Hiroshima, August 6, 1945
Sixty-five years ago today, August 6, 1945, a U.S. bomber crew dropped a nuclear bomb on Hiroshima, Japan.
Three days later they bombed Nagasaki, Japan. Shortly after that the Japanese surrended to the United States and the war was over. It was the biggest, most devastating war in the history of the world. Millions of people died, many of them innocent. The atom bombs made the devastation much more efficient.
Nagasaki, August 9, 1945
It's been talked about, debated and discussed for many years, but one thing is clear: the United States is the only country to ever use nuclear devices on a civilian population in time of war.
Scientists studied the bombings of the Japanese cities for years. It was clear from the first that if the explosion didn't kill you, the radioactivity would. Despite that the U.S. conducted testing of nuclear devices above ground for years until forced to stop. They tested the bombs in Nevada, and waited to set them off when the prevailing winds blew over Utah, which had a "low yield segment of the population." Over the decades people who were in the path of the nuclear testing have come to be known as Downwinders, with high rates of cancer and other medical problems out of proportion to their population.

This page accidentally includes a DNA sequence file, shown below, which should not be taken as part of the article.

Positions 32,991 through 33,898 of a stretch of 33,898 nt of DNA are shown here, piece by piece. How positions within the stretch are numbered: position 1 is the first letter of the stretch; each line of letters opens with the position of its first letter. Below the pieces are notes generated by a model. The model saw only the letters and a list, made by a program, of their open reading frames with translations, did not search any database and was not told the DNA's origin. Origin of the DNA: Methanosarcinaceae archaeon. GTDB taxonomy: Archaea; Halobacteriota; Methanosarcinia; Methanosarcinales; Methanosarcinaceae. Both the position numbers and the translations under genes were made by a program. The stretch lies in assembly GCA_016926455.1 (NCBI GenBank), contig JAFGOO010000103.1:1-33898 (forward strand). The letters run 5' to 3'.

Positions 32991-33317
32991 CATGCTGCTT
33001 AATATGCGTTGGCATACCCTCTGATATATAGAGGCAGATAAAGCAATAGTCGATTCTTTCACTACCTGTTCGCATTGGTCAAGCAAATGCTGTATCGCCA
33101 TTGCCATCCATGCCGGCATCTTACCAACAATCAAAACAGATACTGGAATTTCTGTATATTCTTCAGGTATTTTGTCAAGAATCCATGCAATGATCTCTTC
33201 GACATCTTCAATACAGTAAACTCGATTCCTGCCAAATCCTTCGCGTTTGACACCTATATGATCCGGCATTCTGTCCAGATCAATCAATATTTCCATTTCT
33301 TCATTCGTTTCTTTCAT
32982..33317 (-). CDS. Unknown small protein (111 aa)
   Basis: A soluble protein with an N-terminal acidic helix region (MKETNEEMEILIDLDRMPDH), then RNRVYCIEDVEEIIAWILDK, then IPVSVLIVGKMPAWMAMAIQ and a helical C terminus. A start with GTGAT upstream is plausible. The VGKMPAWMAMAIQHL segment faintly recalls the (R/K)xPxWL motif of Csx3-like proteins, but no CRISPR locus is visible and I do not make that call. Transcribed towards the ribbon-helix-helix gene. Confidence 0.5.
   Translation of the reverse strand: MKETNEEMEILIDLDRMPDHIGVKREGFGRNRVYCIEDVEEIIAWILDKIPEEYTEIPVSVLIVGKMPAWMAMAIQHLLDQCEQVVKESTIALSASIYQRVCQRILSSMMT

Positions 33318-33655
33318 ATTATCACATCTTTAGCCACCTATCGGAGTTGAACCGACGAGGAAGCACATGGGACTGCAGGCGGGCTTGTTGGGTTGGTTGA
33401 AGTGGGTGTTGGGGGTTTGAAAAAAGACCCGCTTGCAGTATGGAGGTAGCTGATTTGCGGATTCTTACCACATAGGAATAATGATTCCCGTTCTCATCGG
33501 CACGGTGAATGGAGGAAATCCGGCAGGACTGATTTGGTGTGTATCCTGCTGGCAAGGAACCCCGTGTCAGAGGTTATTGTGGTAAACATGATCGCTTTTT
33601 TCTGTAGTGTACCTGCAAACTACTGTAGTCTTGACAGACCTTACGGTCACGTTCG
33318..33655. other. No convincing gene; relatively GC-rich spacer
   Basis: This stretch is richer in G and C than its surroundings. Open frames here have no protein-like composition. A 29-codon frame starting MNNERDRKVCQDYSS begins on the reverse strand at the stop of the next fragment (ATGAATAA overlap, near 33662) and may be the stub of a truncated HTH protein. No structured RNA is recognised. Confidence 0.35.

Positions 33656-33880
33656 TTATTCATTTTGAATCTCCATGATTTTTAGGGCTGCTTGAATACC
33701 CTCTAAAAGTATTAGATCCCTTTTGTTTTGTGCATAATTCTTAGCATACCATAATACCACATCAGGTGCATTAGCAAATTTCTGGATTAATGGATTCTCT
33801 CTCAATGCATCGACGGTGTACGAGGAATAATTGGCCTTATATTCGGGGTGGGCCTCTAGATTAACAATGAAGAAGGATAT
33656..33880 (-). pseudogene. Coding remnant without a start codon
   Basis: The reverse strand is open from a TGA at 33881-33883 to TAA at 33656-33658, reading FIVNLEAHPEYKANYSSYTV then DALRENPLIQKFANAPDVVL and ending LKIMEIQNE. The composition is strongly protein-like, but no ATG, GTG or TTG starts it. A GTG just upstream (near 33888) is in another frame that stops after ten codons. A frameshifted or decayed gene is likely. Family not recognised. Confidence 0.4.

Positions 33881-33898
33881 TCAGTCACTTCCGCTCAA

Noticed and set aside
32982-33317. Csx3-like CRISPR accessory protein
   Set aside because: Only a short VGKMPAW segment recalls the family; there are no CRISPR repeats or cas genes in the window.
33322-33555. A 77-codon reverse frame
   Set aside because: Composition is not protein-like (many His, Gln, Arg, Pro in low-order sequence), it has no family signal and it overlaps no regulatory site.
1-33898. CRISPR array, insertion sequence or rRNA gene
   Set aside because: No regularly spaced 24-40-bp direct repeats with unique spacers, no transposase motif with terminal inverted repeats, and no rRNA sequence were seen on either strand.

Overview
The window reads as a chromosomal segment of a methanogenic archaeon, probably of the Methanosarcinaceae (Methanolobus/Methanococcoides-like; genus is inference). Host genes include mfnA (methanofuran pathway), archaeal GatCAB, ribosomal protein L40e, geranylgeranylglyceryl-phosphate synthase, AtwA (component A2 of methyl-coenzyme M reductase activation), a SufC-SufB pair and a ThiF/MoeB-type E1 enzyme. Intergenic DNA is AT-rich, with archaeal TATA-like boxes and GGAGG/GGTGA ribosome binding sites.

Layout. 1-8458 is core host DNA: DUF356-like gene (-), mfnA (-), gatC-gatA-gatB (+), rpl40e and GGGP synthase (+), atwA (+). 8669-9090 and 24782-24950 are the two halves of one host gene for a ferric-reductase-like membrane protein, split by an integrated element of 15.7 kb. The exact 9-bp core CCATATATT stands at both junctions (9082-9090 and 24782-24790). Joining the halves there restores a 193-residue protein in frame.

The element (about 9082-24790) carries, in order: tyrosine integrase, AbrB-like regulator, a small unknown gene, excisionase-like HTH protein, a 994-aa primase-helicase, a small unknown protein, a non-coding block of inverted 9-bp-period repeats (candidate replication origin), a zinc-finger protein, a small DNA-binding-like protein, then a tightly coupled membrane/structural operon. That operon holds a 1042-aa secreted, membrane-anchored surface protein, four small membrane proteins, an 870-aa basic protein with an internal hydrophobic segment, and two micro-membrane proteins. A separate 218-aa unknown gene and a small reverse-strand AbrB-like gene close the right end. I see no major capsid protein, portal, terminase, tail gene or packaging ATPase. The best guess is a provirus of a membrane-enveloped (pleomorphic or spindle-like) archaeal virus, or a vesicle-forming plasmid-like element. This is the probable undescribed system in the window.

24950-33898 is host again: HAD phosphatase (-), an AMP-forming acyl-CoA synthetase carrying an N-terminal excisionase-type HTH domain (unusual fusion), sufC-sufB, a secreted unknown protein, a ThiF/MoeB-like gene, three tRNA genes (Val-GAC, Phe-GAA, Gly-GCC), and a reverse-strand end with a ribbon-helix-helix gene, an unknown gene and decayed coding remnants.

Since the very earliest part of the atomic age, scientists, the military, the U.S. government, have known the effects of nuclear bombs. To teach us schoolchildren to "duck and cover" during a nuclear attack was a total whitewash. They knew that anyone within a certain radius would be vaporized. An argument for using the first nuclear weapons was that they would end the war. They did. But they also dropped bombs on an innocent population at home, and while I can accept the reasoning of the Hiroshima and Nagasaki bombings, there's no excuse for what happened to U.S. civilians after the war was over.